Opponent Preview: The Green Bay Packers

In week 10 of his opponent previews, .NET's Scott Eklund takes a look at the Green Bay Packers who the Hawks travel to face in the final regular season game of the season on New Year's Day.

Outlook: Arguably the NFL's most storied franchise with the most rabid fan base in the entire league, the microscope is on the Green Bay Packers 24 hours a day, seven days a week, 365 days a year. Nothing will change in 2005 as fan angst has grown exponentially with first or second round playoff losses in four straight seasons.

Head coach Mike Sherman is entering the final year of his six-year contract and despite four playoff appearances and three straight NFC North division titles he is definitely on the hot seat. During the offseason, team president Bob Harlan stripped Sherman of his general manager duties and hired former Ron Wolf protégé Ted Thompson to run the football operations. Could this be Sherman's last season at the helm? No one is quite sure how it will all shake out.

Luckily, Sherman has some excellent players at his disposal. He has a Hall-of-Fame quarterback who has rededicated himself to his craft, a stellar wide receiver corps and a top five running back all at his disposal. Where the Pack may struggle is on defense, but the hiring of former Miami Dolphins defensive coordinator Jim Bates may offset some of those problems. It should be an interesting season in "Title Town" and the "Frozen Tundra of Lambeau Field" could heat up if some things fall into place.

Quarterback: Once again the Packers will be led into battle by the mercurial Brett Favre. Favre is one of the best ever and it will take a Herculean effort on his part to lead this team to the playoffs for a fifth straight season.

Last year Favre threw for 30 touchdowns, the eighth time he has eclipsed that mark in his career, and he threw for 4,088 yards, his most in five years. The problem was, he also threw 17 interceptions – plus four more in the playoff loss to the Vikings – and he put way too much pressure on an undermanned defense.

This offseason, Favre has undergone a transformation. He hired a physical trainer and reports from camp are that he is in the best shape of his life, showing improved mobility and elusiveness. He continues to have a canon for an arm, unbelievable toughness and he is the unquestioned leader of the team.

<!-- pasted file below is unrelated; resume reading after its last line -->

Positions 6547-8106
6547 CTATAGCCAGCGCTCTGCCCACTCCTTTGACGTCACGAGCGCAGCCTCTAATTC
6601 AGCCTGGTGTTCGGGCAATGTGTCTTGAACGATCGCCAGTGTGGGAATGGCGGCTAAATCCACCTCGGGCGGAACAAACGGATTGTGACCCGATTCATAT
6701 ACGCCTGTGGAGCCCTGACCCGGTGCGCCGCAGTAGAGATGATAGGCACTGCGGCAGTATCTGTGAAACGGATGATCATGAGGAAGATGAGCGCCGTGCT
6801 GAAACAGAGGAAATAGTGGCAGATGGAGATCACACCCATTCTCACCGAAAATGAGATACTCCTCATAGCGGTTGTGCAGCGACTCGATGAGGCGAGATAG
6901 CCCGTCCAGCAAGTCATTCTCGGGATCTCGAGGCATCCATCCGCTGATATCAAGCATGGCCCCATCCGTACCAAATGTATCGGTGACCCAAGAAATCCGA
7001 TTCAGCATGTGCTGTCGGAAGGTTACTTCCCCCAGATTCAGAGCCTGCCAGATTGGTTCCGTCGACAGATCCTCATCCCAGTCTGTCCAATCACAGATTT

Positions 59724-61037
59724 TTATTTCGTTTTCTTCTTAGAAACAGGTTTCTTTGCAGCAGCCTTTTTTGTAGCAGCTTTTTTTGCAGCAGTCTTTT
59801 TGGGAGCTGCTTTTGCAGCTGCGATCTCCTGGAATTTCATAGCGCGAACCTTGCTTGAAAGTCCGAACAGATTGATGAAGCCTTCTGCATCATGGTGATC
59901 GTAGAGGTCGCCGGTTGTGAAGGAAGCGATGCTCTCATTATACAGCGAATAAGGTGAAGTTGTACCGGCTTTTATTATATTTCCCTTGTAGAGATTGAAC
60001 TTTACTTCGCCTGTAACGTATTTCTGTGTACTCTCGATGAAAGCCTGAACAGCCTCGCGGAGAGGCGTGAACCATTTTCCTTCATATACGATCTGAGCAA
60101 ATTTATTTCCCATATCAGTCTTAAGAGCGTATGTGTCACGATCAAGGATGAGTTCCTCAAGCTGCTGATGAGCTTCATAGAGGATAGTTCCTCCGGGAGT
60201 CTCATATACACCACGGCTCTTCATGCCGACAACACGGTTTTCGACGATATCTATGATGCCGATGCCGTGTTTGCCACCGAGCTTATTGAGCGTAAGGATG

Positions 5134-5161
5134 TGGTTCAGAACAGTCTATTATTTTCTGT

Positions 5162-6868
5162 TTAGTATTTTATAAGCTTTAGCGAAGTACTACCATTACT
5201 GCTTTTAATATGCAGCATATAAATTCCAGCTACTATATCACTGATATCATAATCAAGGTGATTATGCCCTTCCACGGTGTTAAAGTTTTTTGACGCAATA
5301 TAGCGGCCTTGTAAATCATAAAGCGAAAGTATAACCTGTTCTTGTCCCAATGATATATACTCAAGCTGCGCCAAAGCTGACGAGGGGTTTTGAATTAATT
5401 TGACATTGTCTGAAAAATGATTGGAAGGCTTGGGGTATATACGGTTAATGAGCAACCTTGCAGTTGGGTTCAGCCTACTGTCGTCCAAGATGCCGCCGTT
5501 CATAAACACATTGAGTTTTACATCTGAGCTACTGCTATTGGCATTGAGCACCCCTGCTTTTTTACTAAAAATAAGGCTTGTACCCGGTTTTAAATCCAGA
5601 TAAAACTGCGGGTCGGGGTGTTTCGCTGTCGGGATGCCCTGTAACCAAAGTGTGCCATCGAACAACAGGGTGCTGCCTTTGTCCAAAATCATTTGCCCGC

One sign that this might be the beginning of the end for the Favre era in Green Bay was the selection of Aaron Rodgers late in the first round. Rogers was regarded as a possible number one overall draft choice, but when the San Francisco 49ers opted for Utah's Alex Smith, the former Cal quarterback plummeted down the draft board.

Rodger has above-average arm strength, good accuracy and intelligence beyond his years. He is the perfect "caddy" for Favre and will learn from the veteran for a year or two on the bench. Favre has been diplomatic in his response to the rookie signal-caller and it will take a concerted effort on both of their parts to keep the relationship cordial.

Craig Nall and J.T. O'Sullivan will battle it out for the third spot on the roster, but they will probably be the backup to Favre while Rodgers holds a clipboard this season. Nall isn't a good practice player, but he plays well in games. O'Sullivan has better accuracy and knows the offense inside and out.

Running Backs: This position could look markedly different following the 2005 season. The top two running backs on the roster, Ahman Green and Najeh Davenport, are both in contract years and since the Packers will not pay big dollars for both of their runners, one or both could be gone by next season.

As for this season, Green is still the starter and there is no reason to believe he will slow down a bit. He's 28 and still runs very hard. He's produced five straight 1,000-yard seasons – he posted 1,163 yards and seven touchdowns in 2005 – and he is a good receiver out of the backfield (40 catches, 275 yards and one touchdown).

Green struggled with nagging injuries last year and he is known as a bit of a fumbler, but he usually reigns in that problem as the season progresses. He runs very hard between the tackles and has excellent speed to the outside when needed. He is also a very patient runner, preferring to allow the hole to open and then uses his great cutback ability to hit the hole hard.

Davenport is just as punishing of a runner as Green, but he has a much different style. He only has one gear – hard every play and straight at the defense – and he isn't as patient as Green. He filled in nicely for Green in 2005, posting 359 yards and two touchdowns on 71 carries. He is not the receiver that Green is out of the backfield so that might be the deciding factor in who the Packers decide to keep.

Davenport suffered through some injuries last season including a torn labrum and rotator cuff, broken ribs and a hamstring injury. Because he's struggled with his health, Davenport hired a personal trainer this offseason and has revamped his diet in the hopes of keeping his body from breaking down.

While Green and Davenport get the bulk of the carries, the third-down back will be Tony Fisher. Fisher isn't the athlete that either of the other two are, but he is consistent, sure-handed and reliable. He knows his assignments and is a good pass-blocker and the coaches trust him.

At 34, William Henderson continues to defy father time. He is a bruising blocker, a good receiver out of the backfield and a veteran leader. His backup, Nick Luchey is an ornery sort who is a devastating blocker when his weight is down and his endurance is better.

Wide Receivers/Tight Ends: This unit is full of playmakers and they are deep and talented. The number one wideout, Javon Walker, had a breakout season in 2004 and if his contact situation doesn't distract him this season he could be headed to the Pro Bowl in February.